Exploring the application of the Sounds of Intent music-developmental theory in Piano Pedagogical contexts for Children on the Autism Spectrum
lIntroduction This research project aims to develop and test new strategies to promote engagement and musical development of children with autism and learning difficulties, using the piano. The research is based on the 'Sounds of Intent' (SoI), a framework that has been specifically developed for children and young people with learning difficulties. Please click here if you would like to find out more about 'Sounds of Intent' (SoI) .
Why piano? While the SoI research has generated a number of resources for practitioners working with children with learning difficulties, little attention has been paid to the use of instruments, particularly the piano. This is a significant knowledge gap, as other studies suggest that the piano is a particularly suitable resource for children on the autism spectrum due to its immediacy, consistency and capacity to produce multiple sounds at the same time (Ockelford, 2007; Ockelford, 2012; Ockelford, 2013). Aim The project is currently in its second phase of the investigation. Strategies that were developed in Phase 1 are currently being distributed on this website. The aim is to stimulate an audience of teachers and professionals to watch a series of video clips (strategies) on different SoI levels and if possible, implement the strategies on current students and monitor their effectiveness and then complete the survey (your feedback on the strategies) attached to each video or click on the tab 'Evaluation'. Each video last approximately one minute.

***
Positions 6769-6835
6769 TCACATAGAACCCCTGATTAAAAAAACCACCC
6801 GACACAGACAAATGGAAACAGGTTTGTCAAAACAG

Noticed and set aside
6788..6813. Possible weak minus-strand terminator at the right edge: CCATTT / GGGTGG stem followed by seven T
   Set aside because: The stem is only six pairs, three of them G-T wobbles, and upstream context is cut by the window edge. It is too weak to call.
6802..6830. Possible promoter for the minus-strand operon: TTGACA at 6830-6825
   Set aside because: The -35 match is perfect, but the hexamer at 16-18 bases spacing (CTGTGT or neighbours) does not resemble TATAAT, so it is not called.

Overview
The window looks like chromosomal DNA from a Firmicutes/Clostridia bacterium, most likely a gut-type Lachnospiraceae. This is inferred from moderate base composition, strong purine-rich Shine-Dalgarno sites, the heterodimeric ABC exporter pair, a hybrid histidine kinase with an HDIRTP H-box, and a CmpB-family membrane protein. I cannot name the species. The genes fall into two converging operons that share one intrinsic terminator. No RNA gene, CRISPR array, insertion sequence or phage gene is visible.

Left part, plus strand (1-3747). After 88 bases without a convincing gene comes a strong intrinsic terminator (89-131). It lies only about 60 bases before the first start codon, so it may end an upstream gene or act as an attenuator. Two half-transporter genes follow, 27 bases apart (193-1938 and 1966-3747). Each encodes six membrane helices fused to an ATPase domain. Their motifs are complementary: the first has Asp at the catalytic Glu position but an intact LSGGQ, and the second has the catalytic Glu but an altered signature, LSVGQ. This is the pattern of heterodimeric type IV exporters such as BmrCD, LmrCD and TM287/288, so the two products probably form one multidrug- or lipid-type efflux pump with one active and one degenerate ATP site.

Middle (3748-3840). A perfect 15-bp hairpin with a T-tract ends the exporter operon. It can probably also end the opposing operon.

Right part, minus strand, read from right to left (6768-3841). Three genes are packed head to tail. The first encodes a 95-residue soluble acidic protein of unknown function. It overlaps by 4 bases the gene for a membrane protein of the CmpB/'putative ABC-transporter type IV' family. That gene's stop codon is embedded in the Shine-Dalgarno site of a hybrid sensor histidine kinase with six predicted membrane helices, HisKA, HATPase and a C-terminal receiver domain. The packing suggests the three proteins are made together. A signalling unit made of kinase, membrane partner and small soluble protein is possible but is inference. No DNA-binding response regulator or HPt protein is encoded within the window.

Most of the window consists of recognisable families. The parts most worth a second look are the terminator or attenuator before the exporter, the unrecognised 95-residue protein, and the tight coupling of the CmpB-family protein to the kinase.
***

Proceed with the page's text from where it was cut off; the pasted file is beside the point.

Please register your details if you are interested in participating in the survey. This is to help the researcher to track the responses of the survey and cross-reference with the respondents. Once you have registered your interest, click on Level 2, 3, 4 and 5 and you'll find videos where you can watch and leave your feedback.
Approach Several children with autism with no prior experience of attending piano lessons or having instrumental lessons have been recruited to participate in one-to-one piano lessons with the researcher to test different strategies that may be appropriate at different music-developmental levels (SoI Level 2, 3, 4 and 5). Before the start of the research, each child was assessed by their music teacher to put them in the appropriate SoI level.
Children received one-to-one weekly piano lessons with the researcher. They do not have access to the piano outside the lesson time. Each piano session lasts between 5-20 minutes; this varies according to the child's interest and willingness to cooperate. The piano sessions have a consistent structure. The researcher starts the session with an introductory song ('Hello Song') and then introduces a range of activities (strategies). The session then ends with a 'Goodbye song.' By following the same structure, children have become familiar with the lesson and are thus more able to predict what is happening in the piano room. The introductory song gives the children a sense of what is going on before commencing activities on the piano. The goodbye song at the end gives a sense of completion.